Arts

  • Scamming and streaming

    Netflix’s scammer series have recently emerged as the new pop-culture trend. The Tinder Swindler, Inventing Anna and even Bad Vegan have been well-received by critics and audiences alike. It seems rather strategic that these documentaries and series based on true stories premiered so close to one another, keeping the audience hooked and wanting more.

  • A virtual love story

    Even though I hadn’t seen most of my American family members in months, I didn’t feel homesick until I saw a photo.

  • Pairing ‘emerging’ with ‘experienced’

    For performers, actors and musicians alike, the work lifestyle depends on getting the next gig. There’s an uncertainty inherent with these career paths that has only been exacerbated by the COVID-19 pandemic.

  • Arts briefs

    APTN: DJ Burnt Bannock// Astral Zeneca at Park Alleys// The art of walking// Folk Fest to announce 2022 lineup// Neuro-Hilarity// Manitoba Remembers: A COVID Elegy

  • Critipeg: ‘We are not ruined’

    In an interview for Ric Burns’ New York (1999), urban theorist Marshall Berman discusses the role of graffiti and hip-hop in 1970 and 1980s New York. Berman refers to these forms of expression as proverbial rainbows cutting through New York’s then bleak and derelict landscapes.

  • Social media cultivates musical connections

    While established artists benefited from record-breaking streams and online concerts during the COVID-19 pandemic outbreaks, budding musicians had to find ways to reinvent themselves.

  • Back at it again

    After two years of sitting on the edge of their seats, waiting to hear whether or not they could be hosted in person, festivals all over Winnipeg will finally return.

  • Social diagnosis

    Since TikTok’s rise in popularity, many have applauded the algorithm that feeds viewers content tailored to their interests. With more popularity comes more content covering different topics and specialists who have found a space to educate others, including through videos talking about mental health.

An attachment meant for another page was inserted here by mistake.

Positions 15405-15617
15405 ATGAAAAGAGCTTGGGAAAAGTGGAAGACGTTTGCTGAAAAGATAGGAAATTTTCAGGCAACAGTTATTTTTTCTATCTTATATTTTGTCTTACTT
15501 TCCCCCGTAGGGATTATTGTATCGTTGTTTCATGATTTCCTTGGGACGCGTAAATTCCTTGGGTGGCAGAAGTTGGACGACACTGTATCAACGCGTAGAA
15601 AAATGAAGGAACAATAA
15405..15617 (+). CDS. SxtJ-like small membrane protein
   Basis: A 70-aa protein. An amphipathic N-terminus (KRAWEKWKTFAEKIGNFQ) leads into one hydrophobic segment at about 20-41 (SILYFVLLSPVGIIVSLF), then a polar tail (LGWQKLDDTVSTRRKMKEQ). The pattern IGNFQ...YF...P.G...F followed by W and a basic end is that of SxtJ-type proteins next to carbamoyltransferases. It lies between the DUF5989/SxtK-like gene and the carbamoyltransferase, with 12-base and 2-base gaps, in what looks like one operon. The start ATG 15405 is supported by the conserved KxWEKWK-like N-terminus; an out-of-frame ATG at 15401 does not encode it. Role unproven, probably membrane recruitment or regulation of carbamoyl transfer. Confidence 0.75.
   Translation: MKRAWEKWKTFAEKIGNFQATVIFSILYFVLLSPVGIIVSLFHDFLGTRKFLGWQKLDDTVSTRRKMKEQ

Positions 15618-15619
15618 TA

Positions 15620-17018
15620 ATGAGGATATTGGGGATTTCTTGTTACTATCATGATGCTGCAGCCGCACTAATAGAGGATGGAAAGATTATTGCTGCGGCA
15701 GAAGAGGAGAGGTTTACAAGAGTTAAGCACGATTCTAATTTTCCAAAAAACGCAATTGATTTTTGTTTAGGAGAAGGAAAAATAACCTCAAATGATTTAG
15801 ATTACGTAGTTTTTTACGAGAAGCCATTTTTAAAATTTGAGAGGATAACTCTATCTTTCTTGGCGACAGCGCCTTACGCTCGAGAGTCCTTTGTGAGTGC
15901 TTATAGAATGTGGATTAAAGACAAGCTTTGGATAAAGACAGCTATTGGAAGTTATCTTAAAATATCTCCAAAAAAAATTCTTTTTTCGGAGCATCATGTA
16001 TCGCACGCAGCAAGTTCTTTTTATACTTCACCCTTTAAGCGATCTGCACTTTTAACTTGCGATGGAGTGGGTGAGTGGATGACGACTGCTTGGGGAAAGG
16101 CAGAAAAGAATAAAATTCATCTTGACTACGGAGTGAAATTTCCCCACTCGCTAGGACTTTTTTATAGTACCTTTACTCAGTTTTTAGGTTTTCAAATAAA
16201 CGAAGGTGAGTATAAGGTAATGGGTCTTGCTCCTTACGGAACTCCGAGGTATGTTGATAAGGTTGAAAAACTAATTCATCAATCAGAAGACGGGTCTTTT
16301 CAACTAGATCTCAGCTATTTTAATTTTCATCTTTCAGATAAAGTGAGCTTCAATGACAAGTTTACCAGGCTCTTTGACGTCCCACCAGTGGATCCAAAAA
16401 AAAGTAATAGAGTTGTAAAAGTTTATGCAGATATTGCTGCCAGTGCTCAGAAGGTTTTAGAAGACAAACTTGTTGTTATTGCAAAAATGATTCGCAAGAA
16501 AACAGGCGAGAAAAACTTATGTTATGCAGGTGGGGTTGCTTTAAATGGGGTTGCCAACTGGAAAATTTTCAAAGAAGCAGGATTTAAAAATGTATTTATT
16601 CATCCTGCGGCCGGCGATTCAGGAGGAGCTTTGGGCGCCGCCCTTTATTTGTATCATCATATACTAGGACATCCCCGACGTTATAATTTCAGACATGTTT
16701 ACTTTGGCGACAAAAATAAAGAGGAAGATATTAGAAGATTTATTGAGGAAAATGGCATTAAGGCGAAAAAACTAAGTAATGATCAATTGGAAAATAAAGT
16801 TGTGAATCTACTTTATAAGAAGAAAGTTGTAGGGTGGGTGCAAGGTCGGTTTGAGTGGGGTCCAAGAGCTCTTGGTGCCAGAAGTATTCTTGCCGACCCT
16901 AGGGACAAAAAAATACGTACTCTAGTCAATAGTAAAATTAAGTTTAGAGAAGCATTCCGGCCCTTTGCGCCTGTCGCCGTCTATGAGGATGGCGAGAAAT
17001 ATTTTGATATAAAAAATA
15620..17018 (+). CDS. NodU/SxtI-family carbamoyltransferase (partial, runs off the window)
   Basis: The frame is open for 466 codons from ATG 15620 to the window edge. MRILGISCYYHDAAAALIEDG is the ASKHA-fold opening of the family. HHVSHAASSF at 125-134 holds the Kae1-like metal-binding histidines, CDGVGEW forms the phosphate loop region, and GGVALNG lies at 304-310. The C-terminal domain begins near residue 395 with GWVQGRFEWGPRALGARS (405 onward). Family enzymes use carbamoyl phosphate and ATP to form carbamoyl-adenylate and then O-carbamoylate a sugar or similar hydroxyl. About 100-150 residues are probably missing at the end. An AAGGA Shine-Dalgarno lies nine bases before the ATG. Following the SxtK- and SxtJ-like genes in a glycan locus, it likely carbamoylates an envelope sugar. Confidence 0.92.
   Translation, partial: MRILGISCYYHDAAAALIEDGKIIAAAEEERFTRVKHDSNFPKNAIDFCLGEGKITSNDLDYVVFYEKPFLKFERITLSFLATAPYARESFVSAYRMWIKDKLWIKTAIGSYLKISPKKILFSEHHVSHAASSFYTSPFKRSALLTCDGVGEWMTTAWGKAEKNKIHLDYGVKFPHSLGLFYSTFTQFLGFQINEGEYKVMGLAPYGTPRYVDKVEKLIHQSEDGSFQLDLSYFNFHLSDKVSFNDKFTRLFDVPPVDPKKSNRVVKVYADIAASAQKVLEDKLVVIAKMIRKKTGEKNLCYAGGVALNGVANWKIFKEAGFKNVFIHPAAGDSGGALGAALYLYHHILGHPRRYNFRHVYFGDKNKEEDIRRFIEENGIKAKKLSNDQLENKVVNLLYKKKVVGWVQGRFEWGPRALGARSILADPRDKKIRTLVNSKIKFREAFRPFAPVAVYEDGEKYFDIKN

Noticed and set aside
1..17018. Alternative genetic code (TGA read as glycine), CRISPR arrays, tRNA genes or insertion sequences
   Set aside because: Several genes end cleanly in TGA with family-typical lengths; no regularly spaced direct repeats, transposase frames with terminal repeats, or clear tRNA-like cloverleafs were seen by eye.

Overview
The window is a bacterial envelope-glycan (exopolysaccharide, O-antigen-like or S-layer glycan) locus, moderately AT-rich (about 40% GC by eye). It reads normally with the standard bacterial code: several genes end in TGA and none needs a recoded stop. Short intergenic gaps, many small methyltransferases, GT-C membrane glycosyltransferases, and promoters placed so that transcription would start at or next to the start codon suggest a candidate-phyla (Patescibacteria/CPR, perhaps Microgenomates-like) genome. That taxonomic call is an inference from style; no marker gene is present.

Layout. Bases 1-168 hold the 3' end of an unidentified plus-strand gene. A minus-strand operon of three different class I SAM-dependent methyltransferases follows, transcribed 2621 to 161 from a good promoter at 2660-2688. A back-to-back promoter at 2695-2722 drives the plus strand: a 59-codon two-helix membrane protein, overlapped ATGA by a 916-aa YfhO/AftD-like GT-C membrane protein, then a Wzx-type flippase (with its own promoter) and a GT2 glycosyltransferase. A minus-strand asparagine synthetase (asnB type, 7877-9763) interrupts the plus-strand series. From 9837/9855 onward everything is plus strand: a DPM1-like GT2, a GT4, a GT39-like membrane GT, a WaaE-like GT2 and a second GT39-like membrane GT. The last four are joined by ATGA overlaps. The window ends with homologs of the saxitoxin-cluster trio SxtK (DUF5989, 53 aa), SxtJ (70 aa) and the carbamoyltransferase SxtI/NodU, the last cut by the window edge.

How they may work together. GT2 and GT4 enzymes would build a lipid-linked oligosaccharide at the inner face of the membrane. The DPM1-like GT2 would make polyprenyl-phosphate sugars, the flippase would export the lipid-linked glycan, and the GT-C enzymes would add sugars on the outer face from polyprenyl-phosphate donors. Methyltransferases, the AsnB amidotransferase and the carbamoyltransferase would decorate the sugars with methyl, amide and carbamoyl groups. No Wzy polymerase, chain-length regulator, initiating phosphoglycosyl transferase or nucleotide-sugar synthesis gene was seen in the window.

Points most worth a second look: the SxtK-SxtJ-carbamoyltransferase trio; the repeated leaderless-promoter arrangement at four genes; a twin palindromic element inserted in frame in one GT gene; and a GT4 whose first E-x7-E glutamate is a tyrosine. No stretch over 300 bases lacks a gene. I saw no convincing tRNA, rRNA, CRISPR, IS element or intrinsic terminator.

• City briefs

    Keeping up with the geography theses// Energy and the road to net-zero// No more daily data// Transit app making maiden voyage// Summer convention in person again// Whale watching on the web

  • Arts briefs

    MCO announces spring concert// Vintage, handmade and more// Harry Manx at the WECC// A jam session for a good cause// Mahogany Frog releases new album// Art Talk: The Photograph as Art

  • Origin stories: James Peebles

    Former Winnipegger and astrophysicist James Peebles recalls receiving a 5 a.m. phone call from Stockholm back in 2019. The call informed him he was the recipient of the Nobel Prize in physics.

  • Lights, camera, action

    With the COVID-19 pandemic making it hard for local filmmakers to exhibit their work, the Winnipeg Film Group (WFG) decided to share the backlog of Winnipeg-based productions through their members’ screenings. The first screening took place on March 19, and the following two will happen on April 2 and 22.

  • What’s on your back?

    Shifting to sustainable fashion can feel intimidating. This phrase is often associated with expensive clothing, items that might not represent one’s personal style or pieces that fail to reflect current trends. This could not be further from the truth.

  • Radio is alive with a podcast flare

    Although there has been a shift from the conventional format of short talking segments in between songs, radio hosts say working behind the mic is even more exciting nowadays with the rise of social media and the podcast era.

  • Award-losing

    Will Smith slapped Chris Rock at the Academy Awards this past weekend, but I don’t want to talk about that.

  • Arts briefs

    Investigations into motion capture/ Bushland Series at cre8ery/ Calling all green thumbs/ WCD presents in between here and now/ Decolonizing Lens: Tia and Piujuq/ Apply for Plug-In ICA’s Summer Institute

  • Critipeg: Typical Toewsian tropes

    It’s fitting that a narrative about walking along the Red and Assiniboine Rivers would be published in early February, when the frozen river trail is abuzz with patrons. It is, after all, one of the most brag-worthy facts about Winnipeg, unimaginable to audiences from just about any other climate – which happens to be a young Parisian man in The Way She Closed the Door.

  • New musical seeks audience feedback

    Many theatrical groups were hard at work during the COVID-19 pandemic, preparing performances to show off once venues reopened.

    Walk&Talk Theatre Company went a little further by starting a pre-pandemic project, taking a break from it, then bringing it back to life.

  • A coming-of-age tale in a foreign land

    After travelling to more than 50 countries, local author Nancy Chislett was inspired to write her first novel, which is set in Nairobi, Kenya. Bombing the Moon tells the story of 24-year-old Devin Rush, whose grandfather gives him a one-way ticket to Nairobi, where Devin hopes to flee from family pressure and determine his goals for the future.

  • ‘Cinematic, nostalgic and personal’

    Navigating relationships is rarely easy. Whether starting something new or reminiscing on the good old days, Winnipeg singer-songwriter Cassidy Mann translated her own experiences into her debut EP, If It’s Not Forever, which comes out on April 1.

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